Visual Ambiguity: the photographs of Stuart Bailes

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Stuart Bailes, Recovery 001, 2011, Gelatin silver print

I like to be awakened by dawn creeping in to the bedroom. I particularly like early morning sunshine waking me up, and there has been sadly little of that in recent weeks. But today at six am, the suns rays were all ablaze in North Leeds and it was great weather for a dog walk.

But there were some odd visual effects as a result of the sunshine on the rain-soaked grass in the park. I was confronted by mirages at every turn: mirages of water and tarmac and water where I expected to see tarmac and tarmac where I anticipated water. It assumed the quality of a tantalising puzzle, and I was reminded forcefully of how much the human brain loves puzzles and spatial and visual trickery.

Successful art for me often has this quality. I posted last year about a fascinating art exhibition in Paris on this very broad topic and if I weren’t tapping this out on my mobile and frustrated by intermittent ‘connectivity’ issues, I would post the link to it. Then there’s the contemplative and intriguing light installation art of David Johnson.

And most recently, Johnson’s work was called to mind in one of those odd subconscious-free-association ways when I was visiting a show currently on at Edel Assamti’s new space in Victoria.

The exhibition is of photographic work by Stuart Bailes, a photographer who clearly takes the art potential of the medium seriously. In this glorious age of wonderful Instagram and Hipstamatic where we can all achieve satisfying aesthetic miracles with the tap of an app, I feel relief there there are still photographers/artists out there giving a great deal more thought to the real art of photographic process and execution.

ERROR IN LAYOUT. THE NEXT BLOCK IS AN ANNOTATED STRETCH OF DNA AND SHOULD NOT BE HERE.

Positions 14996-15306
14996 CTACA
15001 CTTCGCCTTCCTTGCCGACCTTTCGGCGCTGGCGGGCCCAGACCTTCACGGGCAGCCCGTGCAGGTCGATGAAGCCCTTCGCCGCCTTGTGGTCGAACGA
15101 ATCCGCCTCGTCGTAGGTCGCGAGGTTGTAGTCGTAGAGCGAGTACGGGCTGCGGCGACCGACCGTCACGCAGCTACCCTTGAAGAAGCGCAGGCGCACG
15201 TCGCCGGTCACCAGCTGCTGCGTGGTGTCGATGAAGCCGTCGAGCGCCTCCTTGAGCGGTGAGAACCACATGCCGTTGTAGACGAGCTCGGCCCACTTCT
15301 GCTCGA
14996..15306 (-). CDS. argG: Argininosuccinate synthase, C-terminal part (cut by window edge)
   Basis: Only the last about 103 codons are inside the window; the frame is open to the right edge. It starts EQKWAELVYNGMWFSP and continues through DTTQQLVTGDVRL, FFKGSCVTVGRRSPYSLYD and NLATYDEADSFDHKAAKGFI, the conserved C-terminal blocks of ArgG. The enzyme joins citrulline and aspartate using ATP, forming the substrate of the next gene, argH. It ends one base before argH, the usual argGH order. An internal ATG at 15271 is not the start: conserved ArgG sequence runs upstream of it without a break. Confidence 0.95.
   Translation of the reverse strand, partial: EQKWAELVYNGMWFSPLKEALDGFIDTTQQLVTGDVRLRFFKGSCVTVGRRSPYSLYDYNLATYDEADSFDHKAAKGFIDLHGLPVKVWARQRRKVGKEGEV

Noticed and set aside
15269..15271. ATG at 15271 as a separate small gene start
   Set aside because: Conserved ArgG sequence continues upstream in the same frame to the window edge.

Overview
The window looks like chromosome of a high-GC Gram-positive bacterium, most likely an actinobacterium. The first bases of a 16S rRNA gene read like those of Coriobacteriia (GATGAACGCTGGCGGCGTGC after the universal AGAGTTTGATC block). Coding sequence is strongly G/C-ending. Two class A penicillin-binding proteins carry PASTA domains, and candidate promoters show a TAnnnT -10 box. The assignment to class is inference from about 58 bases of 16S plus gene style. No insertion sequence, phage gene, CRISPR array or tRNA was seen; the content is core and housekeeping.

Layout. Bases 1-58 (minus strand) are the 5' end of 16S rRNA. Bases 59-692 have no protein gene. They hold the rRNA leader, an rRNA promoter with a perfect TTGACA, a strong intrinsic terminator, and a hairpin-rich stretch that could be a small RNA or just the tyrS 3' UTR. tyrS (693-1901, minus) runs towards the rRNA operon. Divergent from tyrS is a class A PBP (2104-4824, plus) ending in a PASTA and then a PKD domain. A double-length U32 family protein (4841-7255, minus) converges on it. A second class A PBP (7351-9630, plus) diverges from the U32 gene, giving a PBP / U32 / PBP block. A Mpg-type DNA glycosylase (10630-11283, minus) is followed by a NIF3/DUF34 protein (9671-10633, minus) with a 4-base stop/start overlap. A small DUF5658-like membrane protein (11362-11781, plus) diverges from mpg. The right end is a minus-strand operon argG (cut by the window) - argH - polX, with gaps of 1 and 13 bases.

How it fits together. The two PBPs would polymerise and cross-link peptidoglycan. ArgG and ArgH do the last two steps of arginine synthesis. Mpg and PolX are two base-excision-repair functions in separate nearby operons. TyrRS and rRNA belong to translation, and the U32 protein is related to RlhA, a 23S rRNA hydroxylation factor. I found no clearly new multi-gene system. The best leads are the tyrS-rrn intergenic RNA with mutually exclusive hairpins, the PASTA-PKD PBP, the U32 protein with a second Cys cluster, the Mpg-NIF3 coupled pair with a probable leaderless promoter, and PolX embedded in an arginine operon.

Apart from the crisp perfection of the presentation of the works, the aspect I found most intriguing was the visual and spatial ambiguity of his photography, contained within a satisfyingly simple monochromatic aesthetic. Nothing is overloaded; nothing is forced, and yet you are compelled to stop and look. Really look.

On entering the space, you encounter a series of gelatin silver prints, Recovery. A series of lit linear marks, but are they glimpsed through or lying on a surface? Why should it matter to the brain to want to determine this? The works are all beautifully composed, and I think this is essential to encouraging a lingering visual analysis by the viewer. The eye can rest easy within the space of the image even if the mind is working overtime to puzzle it all out.

I was interested afterwards to read Bailes’ observation that his work is about decision making, in the sense of making a decision whether to understand or not to understand. I think that this somewhat enigmatic comment perfectly sums up the work.

The show is on until 2 June 2012

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